The report I co-authored for the Institute for Broadband Enabled Society (IBES) at the University of Melbourne is now available. “The Australian Government is building a National Broadband Network (NBN) to connect all Australians to high-speed broadband. The network has been promoted by Government and industry commentators as being increasingly important for participation in the digital economy. Yet the reported rates of uptake have been relatively low in some areas of the rollout. Research suggests that in many cases low NBN uptake is not simply a matter of people waiting for their existing Internet contract to expire or for their landlords to sign connection agreement, but relates to uncertainty of the NBN itself. This uncertainty arises from the confusing installation logistics, a fluid retail and technology environment for Internet services and a failure to communicate a clear ‘value proposition’ to the market.
This research project builds upon previous studies into household media and communications use. These include: Broadband in the home: a longitudinal study that was previously supported by IBES and the High- speed broadband and household media ecologies project, funded by the Australian Communications Consumer Action Network (ACCAN). These studies have focused on the expectations, uses and impacts of high-speed broadband from a select group of early adopters.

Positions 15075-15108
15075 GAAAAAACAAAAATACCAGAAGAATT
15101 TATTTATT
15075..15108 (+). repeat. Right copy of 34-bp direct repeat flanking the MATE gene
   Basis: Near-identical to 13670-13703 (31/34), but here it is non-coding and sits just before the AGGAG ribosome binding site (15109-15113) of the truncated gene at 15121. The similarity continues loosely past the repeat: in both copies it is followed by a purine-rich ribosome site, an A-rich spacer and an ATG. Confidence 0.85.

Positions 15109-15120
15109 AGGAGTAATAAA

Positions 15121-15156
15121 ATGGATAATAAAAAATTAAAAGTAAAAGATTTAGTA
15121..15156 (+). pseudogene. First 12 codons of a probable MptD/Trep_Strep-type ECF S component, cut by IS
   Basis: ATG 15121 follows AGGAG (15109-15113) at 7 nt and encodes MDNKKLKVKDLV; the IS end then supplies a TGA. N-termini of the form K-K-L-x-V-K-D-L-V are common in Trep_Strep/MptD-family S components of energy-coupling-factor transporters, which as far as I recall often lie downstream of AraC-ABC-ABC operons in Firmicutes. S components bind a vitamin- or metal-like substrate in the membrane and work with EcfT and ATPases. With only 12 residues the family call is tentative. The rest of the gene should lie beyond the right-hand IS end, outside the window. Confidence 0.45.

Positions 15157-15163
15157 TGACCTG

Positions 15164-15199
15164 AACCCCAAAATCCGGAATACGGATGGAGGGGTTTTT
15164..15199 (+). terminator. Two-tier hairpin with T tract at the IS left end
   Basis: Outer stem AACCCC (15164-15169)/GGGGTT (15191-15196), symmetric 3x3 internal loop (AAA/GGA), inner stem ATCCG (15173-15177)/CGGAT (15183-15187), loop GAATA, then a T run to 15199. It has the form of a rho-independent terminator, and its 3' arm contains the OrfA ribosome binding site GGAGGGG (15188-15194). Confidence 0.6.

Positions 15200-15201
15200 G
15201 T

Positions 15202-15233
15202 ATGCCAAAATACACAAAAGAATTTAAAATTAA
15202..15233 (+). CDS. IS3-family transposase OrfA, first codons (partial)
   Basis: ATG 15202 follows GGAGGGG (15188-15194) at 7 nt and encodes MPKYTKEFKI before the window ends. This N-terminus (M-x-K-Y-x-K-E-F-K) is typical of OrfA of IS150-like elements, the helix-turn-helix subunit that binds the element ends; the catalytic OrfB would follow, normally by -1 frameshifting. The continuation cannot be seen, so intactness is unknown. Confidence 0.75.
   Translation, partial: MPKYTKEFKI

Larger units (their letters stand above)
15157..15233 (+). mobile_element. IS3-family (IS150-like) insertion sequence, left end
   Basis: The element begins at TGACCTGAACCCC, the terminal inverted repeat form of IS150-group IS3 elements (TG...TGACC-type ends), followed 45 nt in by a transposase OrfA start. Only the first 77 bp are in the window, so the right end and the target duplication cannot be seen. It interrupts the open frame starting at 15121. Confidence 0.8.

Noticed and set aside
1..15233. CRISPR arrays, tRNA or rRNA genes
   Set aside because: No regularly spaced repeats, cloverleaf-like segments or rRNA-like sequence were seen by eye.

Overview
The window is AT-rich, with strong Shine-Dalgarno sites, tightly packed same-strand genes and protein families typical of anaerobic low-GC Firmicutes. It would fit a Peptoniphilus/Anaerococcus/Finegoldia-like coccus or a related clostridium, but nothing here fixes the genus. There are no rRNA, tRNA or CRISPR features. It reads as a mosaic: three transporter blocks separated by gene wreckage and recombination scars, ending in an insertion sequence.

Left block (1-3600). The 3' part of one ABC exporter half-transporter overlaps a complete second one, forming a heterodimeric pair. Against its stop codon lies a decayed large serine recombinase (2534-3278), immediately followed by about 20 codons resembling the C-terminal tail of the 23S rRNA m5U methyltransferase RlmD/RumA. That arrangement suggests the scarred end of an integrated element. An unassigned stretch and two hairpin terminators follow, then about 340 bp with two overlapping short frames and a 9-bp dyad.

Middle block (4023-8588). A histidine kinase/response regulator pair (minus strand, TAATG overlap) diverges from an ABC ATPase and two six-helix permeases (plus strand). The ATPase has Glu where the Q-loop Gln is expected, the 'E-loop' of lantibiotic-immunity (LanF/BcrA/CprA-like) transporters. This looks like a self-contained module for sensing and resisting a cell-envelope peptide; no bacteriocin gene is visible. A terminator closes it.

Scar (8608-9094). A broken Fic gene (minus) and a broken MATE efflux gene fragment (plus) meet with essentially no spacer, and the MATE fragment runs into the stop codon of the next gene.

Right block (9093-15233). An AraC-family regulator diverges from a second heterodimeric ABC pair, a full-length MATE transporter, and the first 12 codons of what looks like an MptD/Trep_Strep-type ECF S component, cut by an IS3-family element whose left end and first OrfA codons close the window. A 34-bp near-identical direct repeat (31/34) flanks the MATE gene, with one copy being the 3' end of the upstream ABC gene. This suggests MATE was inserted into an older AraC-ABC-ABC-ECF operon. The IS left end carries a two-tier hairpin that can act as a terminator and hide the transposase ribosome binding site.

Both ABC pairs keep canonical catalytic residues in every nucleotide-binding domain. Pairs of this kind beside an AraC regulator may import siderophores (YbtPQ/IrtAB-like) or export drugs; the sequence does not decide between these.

In order to examine the uptake of high-speed broadband, the researchers are investigating and analysing the differences in consumer perceptions of high-speed broadband and its benefit. An important element is how people understand high-speed broadband in relation to daily activities and the challenges and opportunities that broadband-enabled technologies can deliver end-users. A critical element of consumer adoption rates is how the benefits of the National Broadband Network are framed, and how this framing mediates patterns of household Internet use and decision-making.
To develop a detailed understanding of the relationship between NBN uptakes – researchers are undertaking a range of analytical techniques, such as online surveys, frame analysis and interviews with people. The data obtained will provide a valuable tool for exploring the cultural, marketing and media representations driving attitude formation across consumer segments in relation to the NBN adoption” (link to the report here)